UK Scouts are helping their country's so-called "digitally excluded" learn about computers and how to get online.
They have been trialling an Internet Buddy Guide designed to help anyone teach a technophobe how to use the Internet.
A recent report into understanding digital exclusion identified ‘the non-line outsider’ who wants to get online but is hampered by fear, uncertainty or structural barriers such as lack of tuition. The report underlined the value of ‘digital buddies’ – a friend or family member who can teach them how to use the Internet in one to one training sessions. So the UK Post Office has launched its new guide to help web users get a friend or relative online in a way both parties can enjoy.
Scout, Sally Milner, aged 14 and from London, who has tested the Internet Buddy Guide, said: “I would like to teach my Nan how to use the Internet so we can keep in touch on email. She doesn’t have a computer but it would be great if she had one and could use it. I would love to be able to send her a photo of me on holiday, and links to things I know she would like.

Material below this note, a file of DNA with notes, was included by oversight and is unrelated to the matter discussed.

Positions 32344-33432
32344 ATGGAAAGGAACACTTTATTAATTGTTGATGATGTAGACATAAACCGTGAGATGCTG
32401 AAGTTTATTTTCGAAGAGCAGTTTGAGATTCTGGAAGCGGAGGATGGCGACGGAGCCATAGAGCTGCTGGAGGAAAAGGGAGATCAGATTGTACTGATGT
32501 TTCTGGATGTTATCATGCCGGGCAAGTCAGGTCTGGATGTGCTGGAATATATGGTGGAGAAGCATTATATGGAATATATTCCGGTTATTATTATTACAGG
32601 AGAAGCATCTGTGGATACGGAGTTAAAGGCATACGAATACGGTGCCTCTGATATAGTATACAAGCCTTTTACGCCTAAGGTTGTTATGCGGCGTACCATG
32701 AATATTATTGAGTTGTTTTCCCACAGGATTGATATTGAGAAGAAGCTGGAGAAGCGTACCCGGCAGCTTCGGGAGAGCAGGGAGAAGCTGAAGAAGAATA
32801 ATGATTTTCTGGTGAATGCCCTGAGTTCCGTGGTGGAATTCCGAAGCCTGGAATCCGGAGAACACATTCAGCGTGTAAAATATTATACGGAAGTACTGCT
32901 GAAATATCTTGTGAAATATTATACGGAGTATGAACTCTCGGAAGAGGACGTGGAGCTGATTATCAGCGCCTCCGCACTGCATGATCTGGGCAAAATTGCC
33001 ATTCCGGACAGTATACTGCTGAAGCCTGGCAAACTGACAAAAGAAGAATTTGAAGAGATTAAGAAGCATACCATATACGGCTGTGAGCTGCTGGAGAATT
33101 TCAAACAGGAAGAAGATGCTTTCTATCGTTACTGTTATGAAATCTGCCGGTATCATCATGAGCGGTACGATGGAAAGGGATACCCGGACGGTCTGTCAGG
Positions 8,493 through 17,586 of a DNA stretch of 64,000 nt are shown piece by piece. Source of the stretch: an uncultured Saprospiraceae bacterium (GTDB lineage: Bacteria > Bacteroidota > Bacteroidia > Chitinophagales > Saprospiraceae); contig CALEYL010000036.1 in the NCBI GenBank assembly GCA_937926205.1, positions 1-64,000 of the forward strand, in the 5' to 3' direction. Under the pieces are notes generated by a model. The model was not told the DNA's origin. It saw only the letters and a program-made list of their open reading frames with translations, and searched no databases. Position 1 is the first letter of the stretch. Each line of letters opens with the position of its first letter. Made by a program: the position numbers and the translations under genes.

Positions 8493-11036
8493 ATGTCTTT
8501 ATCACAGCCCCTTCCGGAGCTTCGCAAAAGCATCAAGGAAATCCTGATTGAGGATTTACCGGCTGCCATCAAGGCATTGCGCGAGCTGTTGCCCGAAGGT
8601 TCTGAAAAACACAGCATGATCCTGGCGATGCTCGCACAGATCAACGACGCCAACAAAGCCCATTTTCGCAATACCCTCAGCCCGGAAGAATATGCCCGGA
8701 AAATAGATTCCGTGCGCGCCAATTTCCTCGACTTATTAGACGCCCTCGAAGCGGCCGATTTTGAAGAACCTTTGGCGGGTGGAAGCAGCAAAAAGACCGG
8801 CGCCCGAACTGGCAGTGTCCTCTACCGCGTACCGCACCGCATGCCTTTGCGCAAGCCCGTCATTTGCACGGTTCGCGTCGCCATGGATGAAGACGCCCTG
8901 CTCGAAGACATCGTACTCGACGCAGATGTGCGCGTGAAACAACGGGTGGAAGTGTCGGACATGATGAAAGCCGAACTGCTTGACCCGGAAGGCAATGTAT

“I use the Internet all the time to stay in touch with my Scout friends and talk about the adventures we have and what we did at camp, but I forget that for some people it’s not that easy to remember the basics. I’m hoping this guide will help!”
Although the process can be fraught, investing time in helping digitally excluded relatives to get online is worthwhile and two thirds of those who did it found it a rewarding experience. The Post Office® Internet Buddy Guide uses bite size steps to structure tution and help bridge the gaps in understanding that cause the most frustration. In 30 minute sessions, those with no previous experience can learn how to send emails, browse the web or download files.
View a BBC News report of the Scout "digital buddies" in action here.
The Post Office® Internet Buddy Guide (6.4 MB PDF) can be downloaded from here.